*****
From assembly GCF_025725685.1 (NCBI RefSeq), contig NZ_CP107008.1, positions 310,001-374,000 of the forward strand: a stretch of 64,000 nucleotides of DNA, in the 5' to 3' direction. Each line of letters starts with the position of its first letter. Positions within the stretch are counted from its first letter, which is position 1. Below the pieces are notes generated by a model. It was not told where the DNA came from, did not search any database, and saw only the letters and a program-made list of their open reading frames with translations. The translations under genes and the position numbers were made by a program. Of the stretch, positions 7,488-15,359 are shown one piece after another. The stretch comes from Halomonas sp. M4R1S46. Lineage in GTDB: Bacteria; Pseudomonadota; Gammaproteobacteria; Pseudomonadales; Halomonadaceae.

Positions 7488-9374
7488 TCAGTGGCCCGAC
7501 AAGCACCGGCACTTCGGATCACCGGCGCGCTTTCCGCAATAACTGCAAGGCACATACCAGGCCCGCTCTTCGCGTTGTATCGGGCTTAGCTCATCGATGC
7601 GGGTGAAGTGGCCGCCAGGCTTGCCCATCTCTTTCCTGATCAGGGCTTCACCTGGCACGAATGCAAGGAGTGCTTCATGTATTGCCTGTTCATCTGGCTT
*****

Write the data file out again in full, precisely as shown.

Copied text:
From assembly GCF_025725685.1 (NCBI RefSeq), contig NZ_CP107008.1, positions 310,001-374,000 of the forward strand: a stretch of 64,000 nucleotides of DNA, in the 5' to 3' direction. Each line of letters starts with the position of its first letter. Positions within the stretch are counted from its first letter, which is position 1. Below the pieces are notes generated by a model. It was not told where the DNA came from, did not search any database, and saw only the letters and a program-made list of their open reading frames with translations. The translations under genes and the position numbers were made by a program. Of the stretch, positions 7,488-15,359 are shown one piece after another. The stretch comes from Halomonas sp. M4R1S46. Lineage in GTDB: Bacteria; Pseudomonadota; Gammaproteobacteria; Pseudomonadales; Halomonadaceae.

Positions 7488-9374
7488 TCAGTGGCCCGAC
7501 AAGCACCGGCACTTCGGATCACCGGCGCGCTTTCCGCAATAACTGCAAGGCACATACCAGGCCCGCTCTTCGCGTTGTATCGGGCTTAGCTCATCGATGC
7601 GGGTGAAGTGGCCGCCAGGCTTGCCCATCTCTTTCCTGATCAGGGCTTCACCTGGCACGAATGCAAGGAGTGCTTCATGTATTGCCTGTTCATCTGGCTT